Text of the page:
Formerly New Zealand's High Commissioner to the Cook Islands and MP for the Northland Electorate of New Zealand.
JOHN CARTER - MAYOR OF THE FAR NORTH DISTRICT OF NEW ZEALAND
An Emphatic Win for Carter
The Northland Age - Tuesday 15 October 2013
From the day he began his campaign, more than two months before the votes were counted on Saturday, John Carter believed he could win the Far North mayoralty. And he did, trouncing his major opponent, incumbent Wayne Brown, by a provisional 9513 votes to 2838.
Mr Brown's deputy Mayor, Ann Court, who easily retained her Far North District Council seat, was third with 2209 votes.
Mr Carter said he had detected a strong mood for change as he campaigned around the district, a mood that also perhaps accounted for two sitting councillors. Steve McNally (Kerikeri) placed seventh in a field of 14 who sought the four Bay of Islands-Whangaroa council seats, his place and that of Tom Baker, who did not seek re-election, being won by Willow-Jean Prime and Tania McInnes.
Monty Knight lost his Te Hiku seat to newcomer David Collard, placing fourth in a field of 11.
Mr Carter said his first priority would be to win the confidence of the people of the Far North. His campaigning had revealed a lack of confidence in the council to be a major issue, and he believed this was one of the reasons for the voter turnout of around 40 per cent.
"People have lost faith in the council, and we have to change that. We have to earn people's respect again," he said.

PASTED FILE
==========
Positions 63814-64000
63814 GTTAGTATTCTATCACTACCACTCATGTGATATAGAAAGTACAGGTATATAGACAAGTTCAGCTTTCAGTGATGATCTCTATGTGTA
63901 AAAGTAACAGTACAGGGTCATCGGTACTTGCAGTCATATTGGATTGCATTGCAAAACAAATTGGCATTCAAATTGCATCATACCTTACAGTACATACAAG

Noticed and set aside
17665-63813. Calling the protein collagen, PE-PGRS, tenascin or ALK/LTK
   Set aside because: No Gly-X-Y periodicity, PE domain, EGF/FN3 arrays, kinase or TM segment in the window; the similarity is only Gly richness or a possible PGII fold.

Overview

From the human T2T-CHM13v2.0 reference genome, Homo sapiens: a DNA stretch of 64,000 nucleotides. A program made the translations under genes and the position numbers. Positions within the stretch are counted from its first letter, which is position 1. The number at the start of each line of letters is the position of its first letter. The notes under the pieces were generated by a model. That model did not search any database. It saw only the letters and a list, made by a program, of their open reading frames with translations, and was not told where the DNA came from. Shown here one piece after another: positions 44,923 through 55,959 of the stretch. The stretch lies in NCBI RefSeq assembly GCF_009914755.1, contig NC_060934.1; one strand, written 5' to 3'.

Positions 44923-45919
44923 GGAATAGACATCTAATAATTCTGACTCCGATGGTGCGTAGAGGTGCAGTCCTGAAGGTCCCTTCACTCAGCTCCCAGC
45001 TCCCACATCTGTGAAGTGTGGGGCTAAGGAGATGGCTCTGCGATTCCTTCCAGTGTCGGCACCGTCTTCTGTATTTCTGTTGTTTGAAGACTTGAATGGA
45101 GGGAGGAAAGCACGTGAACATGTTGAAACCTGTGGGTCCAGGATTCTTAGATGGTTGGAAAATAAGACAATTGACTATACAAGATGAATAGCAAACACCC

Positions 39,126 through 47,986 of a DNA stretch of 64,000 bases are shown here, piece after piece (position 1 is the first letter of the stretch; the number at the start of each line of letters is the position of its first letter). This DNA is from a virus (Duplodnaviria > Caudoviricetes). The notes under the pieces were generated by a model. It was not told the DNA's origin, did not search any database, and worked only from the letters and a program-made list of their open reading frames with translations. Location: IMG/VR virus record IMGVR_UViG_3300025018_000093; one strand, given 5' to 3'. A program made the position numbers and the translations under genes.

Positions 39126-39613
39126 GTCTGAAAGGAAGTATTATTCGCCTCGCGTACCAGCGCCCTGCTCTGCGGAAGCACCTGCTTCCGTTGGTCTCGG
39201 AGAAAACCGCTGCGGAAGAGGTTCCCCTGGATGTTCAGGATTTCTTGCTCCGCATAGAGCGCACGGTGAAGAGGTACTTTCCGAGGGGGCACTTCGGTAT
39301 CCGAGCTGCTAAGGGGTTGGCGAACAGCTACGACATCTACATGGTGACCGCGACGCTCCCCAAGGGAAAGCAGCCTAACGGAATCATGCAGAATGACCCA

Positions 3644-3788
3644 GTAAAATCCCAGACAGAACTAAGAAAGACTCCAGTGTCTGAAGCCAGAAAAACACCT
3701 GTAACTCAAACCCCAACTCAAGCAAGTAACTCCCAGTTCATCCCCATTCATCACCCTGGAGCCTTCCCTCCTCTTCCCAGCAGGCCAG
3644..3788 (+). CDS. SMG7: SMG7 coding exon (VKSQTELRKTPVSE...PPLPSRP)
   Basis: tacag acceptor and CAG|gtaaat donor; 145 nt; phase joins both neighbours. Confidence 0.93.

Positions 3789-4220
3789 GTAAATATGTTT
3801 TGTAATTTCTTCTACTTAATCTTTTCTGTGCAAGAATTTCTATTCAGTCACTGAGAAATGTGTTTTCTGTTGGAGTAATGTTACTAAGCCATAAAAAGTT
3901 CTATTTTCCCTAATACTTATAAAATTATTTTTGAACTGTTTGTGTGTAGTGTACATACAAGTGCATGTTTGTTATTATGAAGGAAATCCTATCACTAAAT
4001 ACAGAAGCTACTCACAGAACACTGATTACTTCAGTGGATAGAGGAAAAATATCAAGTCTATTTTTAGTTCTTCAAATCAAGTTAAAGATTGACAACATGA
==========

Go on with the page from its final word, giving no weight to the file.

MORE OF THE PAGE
"There are other pressing issues - finances, Kerikeri's sewerage, Kaitaia's water supply, road maintenance - a whole raft of stuff that we need to look at with some urgency," he added.
He thanked Mr Brown and the last term's councillors, re-elected or otherwise, for the contributions they had made, and gave an assurance that council staff would have the support they needed from the Mayor and councillors to get on with their work.
Rueben Taipari Porter, who made his mayoralty bid with no local government history, said he was happy with his result but despaired at the "pathetic" voter turnout. Participation had held at the 2010 level, however, and he believed he had contributed to that.
"I don't know how we can lift Maori participation but we have to keep trying," he said.
He and Mr Carter were planning to work together on issues including youth, but he would contest the mayoralty again at the next opportunity. The Far North still needed inspirational leadership, and without offence to Mr Carter, he could not see much changing over the coming term.
Mita Harris, another who was making his local authority debut, was also disappointed by the turnout but congratulated Mr Carter on his "landslide". People had been looking for change; Mr Carter had benefited from that, "and good on him," he added.
Thank you for VOTING JOHN CARTER FOR MAYOR
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